“War” has been waged and battle lines drawn by the country’s unions again. The why is not very important, because if their anger were not related to the “radical overhaul” of the labor market it would probably have been triggered by almost any other issue of government policy.
It is almost frightening that those who claim to represent and stand up for the “working people” appear completely ignorant (whether deliberately or not is another matter) of the fact that the world of the “working people” they refer to has changed entirely – and, depending on how you look at it, was annihilated or reborn as a result of the pandemic.
Who are these unions, which were not even able to coordinate a common response for Labor Day, supposed to be defending? Which working people are they fighting for? Is it civil servants or workers at state companies and banks? Is it the same people that the former head of the Public Power Corporation workers’ union, GENOP, Nikos Fotopoulos, tried to secure a special stipend of 6 euros a day for? What we do know is that the unions’ “heroic battles” of 2014-15 would be a thing of the past today if SYRIZA opposition leader Alexis Tsipras had not chosen to drag it all back up and give Fotopoulos a starring role in his campaign against the center-right government’s labor reform bill, which it is due to unveil in the next few days.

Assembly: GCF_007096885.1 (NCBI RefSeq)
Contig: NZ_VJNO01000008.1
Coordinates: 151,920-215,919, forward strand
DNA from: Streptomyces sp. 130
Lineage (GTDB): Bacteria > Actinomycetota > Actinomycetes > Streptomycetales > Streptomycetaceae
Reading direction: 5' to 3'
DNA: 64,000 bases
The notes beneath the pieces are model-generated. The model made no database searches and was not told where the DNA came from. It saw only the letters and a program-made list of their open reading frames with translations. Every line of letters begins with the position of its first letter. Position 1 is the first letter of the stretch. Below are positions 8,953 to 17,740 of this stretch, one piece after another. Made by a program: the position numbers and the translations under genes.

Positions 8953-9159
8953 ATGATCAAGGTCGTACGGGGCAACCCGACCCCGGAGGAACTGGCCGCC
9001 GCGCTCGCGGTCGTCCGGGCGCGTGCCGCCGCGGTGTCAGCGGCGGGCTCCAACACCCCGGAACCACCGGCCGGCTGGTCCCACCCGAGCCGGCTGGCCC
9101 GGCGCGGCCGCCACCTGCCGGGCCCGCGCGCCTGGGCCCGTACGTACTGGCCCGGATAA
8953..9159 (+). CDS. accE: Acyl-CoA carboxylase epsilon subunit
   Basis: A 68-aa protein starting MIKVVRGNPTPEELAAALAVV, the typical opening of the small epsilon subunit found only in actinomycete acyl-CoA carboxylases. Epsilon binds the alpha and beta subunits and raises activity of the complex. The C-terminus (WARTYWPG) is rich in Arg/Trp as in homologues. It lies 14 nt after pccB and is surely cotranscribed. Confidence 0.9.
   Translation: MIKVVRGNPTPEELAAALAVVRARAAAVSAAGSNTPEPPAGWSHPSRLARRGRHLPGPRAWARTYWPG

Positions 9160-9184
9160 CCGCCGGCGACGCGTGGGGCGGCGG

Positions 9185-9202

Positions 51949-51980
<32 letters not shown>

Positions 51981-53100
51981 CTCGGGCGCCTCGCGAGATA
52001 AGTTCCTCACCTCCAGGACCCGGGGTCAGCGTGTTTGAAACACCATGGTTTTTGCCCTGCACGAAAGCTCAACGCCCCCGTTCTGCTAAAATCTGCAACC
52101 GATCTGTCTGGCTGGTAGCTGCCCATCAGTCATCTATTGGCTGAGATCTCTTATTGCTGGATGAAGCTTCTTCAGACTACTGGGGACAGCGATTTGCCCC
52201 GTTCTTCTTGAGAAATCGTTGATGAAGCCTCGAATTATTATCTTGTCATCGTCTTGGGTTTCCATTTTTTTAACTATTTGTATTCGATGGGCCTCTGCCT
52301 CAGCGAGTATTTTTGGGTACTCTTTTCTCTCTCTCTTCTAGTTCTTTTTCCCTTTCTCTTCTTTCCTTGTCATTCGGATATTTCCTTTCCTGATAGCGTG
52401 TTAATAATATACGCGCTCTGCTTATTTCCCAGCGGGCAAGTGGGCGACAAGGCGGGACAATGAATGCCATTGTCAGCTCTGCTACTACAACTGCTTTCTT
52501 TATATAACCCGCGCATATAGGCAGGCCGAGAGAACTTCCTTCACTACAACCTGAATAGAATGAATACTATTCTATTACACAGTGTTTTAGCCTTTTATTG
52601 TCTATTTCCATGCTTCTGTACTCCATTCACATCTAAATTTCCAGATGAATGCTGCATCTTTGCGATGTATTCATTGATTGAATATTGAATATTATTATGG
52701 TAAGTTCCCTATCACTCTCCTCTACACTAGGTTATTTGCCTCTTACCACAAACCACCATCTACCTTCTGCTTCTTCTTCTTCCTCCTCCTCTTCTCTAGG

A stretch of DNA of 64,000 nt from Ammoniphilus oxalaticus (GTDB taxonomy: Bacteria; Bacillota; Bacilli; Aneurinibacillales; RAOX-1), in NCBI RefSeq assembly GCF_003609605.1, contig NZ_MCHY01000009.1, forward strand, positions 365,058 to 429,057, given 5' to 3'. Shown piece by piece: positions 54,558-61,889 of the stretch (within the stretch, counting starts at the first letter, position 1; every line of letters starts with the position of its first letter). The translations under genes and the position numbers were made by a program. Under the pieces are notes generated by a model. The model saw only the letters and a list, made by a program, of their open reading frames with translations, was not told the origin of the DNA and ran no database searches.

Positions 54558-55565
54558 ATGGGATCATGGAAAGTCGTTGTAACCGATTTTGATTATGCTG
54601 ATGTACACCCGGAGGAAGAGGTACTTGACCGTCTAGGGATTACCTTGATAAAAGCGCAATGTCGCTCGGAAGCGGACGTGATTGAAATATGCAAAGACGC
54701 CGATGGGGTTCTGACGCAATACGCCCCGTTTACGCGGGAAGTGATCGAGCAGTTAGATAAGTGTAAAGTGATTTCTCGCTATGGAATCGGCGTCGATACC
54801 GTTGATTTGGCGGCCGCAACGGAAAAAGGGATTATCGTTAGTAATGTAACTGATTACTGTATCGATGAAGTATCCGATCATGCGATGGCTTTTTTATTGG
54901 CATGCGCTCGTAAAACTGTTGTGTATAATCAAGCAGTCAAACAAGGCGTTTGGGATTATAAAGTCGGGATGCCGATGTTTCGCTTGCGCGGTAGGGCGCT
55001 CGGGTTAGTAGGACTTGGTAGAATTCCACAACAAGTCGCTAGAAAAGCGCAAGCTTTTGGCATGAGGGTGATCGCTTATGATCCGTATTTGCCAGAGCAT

This campaign is a barren thing, fueled only by inertia and relying on stereotypes, the vestiges of a bygone era, a dead language, and completely missing the real issues at hand.
Manos Matsaganis, a respected professor of public finance at the Polytechnic University of Milan, recently commented on the status quo of those who work for delivery platforms. So widely praised during the pandemic for their valuable service, these workers have been left without protection. There is nothing to stop delivery companies from pretending that they are not employees but “associates,” therefore getting out of having to pay for their social security benefits, their healthcare in the event of an accident (which is very frequent) or even for the fuel for their bikes.
No one doubts that the gig economy can be innovative, cover the needs of consumers and offer job opportunities, as Matsaganis points out. But what is being done with the legal framework governing how they operate and how is the state attempting to control businesses that bend the rules or sail close to the wind? These important questions are at risk of being lost in the racket.